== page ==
Musicians discovering musical works of PtaszynskaBy Jennifer Carnig
Celebrated Polish composer Marta Ptaszynska, the Helen B. and Frank L. Sulzberger Professor in Music, has been honored by the American Academy of Arts and Letters with the Benjamin H. Danks Award, a prize given to an exceptional composer of ensemble works.
Ptaszynska will share the honor and its $20,000 award with Scott Wheeler, a composer who has been commissioned and performed by various orchestras as well as the New York City Opera.
The Danks Award, first given in 2003, rotates yearly between a composer, playwright and author, and so this is only the second time that composers have received the honor.
“It’s truly a lovely honor, and we’re very happy to give it,” said American Academy of Arts and Letters director Virginia Dajani. “Nobody applies for the honor, and so it’s a wonderful surprise for someone to hear that they’re receiving something they never even knew about. It’s wonderful validation.”
Dajani explained that 250 members of the academy nominate candidates for the music awards, and judged by a seven-member panel of composers, who listened over a two-day period to compositions before they decided on Ptaszynska and Wheeler. They will receive the award at the academy’s annual awards ceremony on Wednesday, May 17 in New York.
Ptaszynska is an acclaimed composer and percussionist with a special interest in the performance and analysis of new music and contemporary opera. She has written numerous works on commission, including two operas, symphonic works (including commissions from the Chicago Symphony Orchestra and the Cincinnati Symphony), concerti and a Holocaust memorial cantata performed by Yehudi Menuhin.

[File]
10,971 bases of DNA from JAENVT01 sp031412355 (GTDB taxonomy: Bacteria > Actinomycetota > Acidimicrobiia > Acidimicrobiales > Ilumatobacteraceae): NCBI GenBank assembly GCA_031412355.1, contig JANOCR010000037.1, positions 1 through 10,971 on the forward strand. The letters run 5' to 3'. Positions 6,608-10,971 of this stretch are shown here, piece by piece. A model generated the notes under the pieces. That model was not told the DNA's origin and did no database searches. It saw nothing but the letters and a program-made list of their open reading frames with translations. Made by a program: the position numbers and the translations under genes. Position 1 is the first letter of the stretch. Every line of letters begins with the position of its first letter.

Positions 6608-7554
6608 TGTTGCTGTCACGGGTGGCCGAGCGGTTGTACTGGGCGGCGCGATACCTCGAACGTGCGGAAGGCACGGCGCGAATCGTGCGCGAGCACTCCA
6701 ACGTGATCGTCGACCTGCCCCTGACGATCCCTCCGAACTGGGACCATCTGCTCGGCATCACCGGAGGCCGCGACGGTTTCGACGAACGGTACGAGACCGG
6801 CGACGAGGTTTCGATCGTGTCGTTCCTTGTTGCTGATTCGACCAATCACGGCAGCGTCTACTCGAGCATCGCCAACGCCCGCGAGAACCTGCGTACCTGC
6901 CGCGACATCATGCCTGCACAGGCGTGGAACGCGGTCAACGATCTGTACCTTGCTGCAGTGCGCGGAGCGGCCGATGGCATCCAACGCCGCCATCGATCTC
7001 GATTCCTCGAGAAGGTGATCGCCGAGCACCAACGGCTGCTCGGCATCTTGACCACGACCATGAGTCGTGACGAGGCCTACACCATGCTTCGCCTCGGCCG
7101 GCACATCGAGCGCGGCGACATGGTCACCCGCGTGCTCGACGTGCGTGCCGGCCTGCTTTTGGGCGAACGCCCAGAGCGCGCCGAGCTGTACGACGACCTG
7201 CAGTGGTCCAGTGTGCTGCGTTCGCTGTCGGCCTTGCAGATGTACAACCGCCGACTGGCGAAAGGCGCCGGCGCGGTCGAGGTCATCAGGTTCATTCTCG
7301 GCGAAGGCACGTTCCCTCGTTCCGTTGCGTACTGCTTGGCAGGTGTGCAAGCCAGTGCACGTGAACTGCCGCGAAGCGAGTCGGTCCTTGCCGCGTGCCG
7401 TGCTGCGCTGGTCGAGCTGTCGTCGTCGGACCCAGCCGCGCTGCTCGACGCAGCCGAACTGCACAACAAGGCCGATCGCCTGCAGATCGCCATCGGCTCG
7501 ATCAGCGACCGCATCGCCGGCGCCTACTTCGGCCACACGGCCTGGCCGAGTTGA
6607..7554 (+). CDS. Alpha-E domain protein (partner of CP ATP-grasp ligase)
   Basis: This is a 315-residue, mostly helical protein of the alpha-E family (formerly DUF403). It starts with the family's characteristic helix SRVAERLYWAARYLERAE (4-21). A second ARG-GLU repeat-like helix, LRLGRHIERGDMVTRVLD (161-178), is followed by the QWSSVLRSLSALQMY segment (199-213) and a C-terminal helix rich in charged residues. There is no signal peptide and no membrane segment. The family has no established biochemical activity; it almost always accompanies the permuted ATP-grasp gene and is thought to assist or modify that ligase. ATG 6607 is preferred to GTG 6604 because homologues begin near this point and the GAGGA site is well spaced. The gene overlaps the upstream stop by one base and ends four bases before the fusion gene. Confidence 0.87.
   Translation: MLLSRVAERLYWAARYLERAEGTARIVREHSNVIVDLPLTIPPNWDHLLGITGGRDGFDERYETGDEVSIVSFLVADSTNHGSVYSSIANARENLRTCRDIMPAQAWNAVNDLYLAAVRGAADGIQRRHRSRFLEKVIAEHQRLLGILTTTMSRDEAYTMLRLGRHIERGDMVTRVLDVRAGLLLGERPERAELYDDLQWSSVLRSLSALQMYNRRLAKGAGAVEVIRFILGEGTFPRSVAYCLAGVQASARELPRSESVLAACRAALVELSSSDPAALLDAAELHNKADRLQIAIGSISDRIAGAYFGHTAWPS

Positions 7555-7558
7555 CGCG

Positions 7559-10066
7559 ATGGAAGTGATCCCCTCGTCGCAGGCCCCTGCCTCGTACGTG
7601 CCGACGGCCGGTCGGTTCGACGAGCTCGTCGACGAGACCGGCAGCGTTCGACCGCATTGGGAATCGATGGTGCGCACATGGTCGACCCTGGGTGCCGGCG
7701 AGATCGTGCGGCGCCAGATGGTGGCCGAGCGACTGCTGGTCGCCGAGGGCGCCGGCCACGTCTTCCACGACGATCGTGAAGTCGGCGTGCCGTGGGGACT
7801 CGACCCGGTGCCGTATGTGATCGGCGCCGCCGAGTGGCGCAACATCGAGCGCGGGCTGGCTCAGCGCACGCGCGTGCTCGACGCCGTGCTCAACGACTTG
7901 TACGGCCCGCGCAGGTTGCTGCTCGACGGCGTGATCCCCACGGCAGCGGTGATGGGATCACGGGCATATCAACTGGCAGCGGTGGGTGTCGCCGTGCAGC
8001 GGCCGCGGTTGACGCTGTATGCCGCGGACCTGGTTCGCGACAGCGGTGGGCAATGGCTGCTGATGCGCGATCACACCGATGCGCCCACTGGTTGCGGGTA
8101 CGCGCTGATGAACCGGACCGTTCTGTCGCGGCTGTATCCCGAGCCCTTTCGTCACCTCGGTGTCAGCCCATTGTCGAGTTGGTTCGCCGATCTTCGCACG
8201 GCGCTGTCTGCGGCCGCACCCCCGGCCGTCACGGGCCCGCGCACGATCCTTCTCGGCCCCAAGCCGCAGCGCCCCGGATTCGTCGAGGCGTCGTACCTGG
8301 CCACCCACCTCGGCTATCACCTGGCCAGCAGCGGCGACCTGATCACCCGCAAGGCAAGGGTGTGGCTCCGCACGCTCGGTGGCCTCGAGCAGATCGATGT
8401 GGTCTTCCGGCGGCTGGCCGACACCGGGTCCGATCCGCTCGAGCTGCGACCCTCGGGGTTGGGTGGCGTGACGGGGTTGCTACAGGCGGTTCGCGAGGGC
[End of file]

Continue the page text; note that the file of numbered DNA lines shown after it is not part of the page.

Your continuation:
Among Ptaszynska’s other honors are first prize for her work Winter’s Tale at the International Rostrum of Composers in 1986 and the Cross of Merit from the Polish government in 1995.
“It is wonderful to receive an award like this, a great feeling,” Ptaszynska said of the Dank Award. “But awards are temporary. Only time will show the quality of my work. If my music survives, then maybe I deserve this award.”
Ptaszynska came to the University in 1998 from Indiana University where she was a professor in composition, and prior to that appointment, she was a composer in residence at Northwestern University for five years. Born in Warsaw, Poland, Ptaszynska earned a bachelors degree from the Lycee of Music, a master’s degree from the Higher School of Music and another master’s from the Academy of Music, all in Poland. She also studied with Nadia Boulanger in Paris and at the Cleveland Institute of Music, where she earned her artist diploma degree.
Over the past year, orchestras in Spain, Poland, France and Germany have performed or are scheduled to perform her work.
“I’m astounded that they’re finding me,” Ptaszynska said, explaining that she does nothing to promote her work or push her pieces on ensembles. “That’s what I’m most proud of—that musicians love to play my music without my interference. This is the most happy time in my life because of that. It’s the best award.”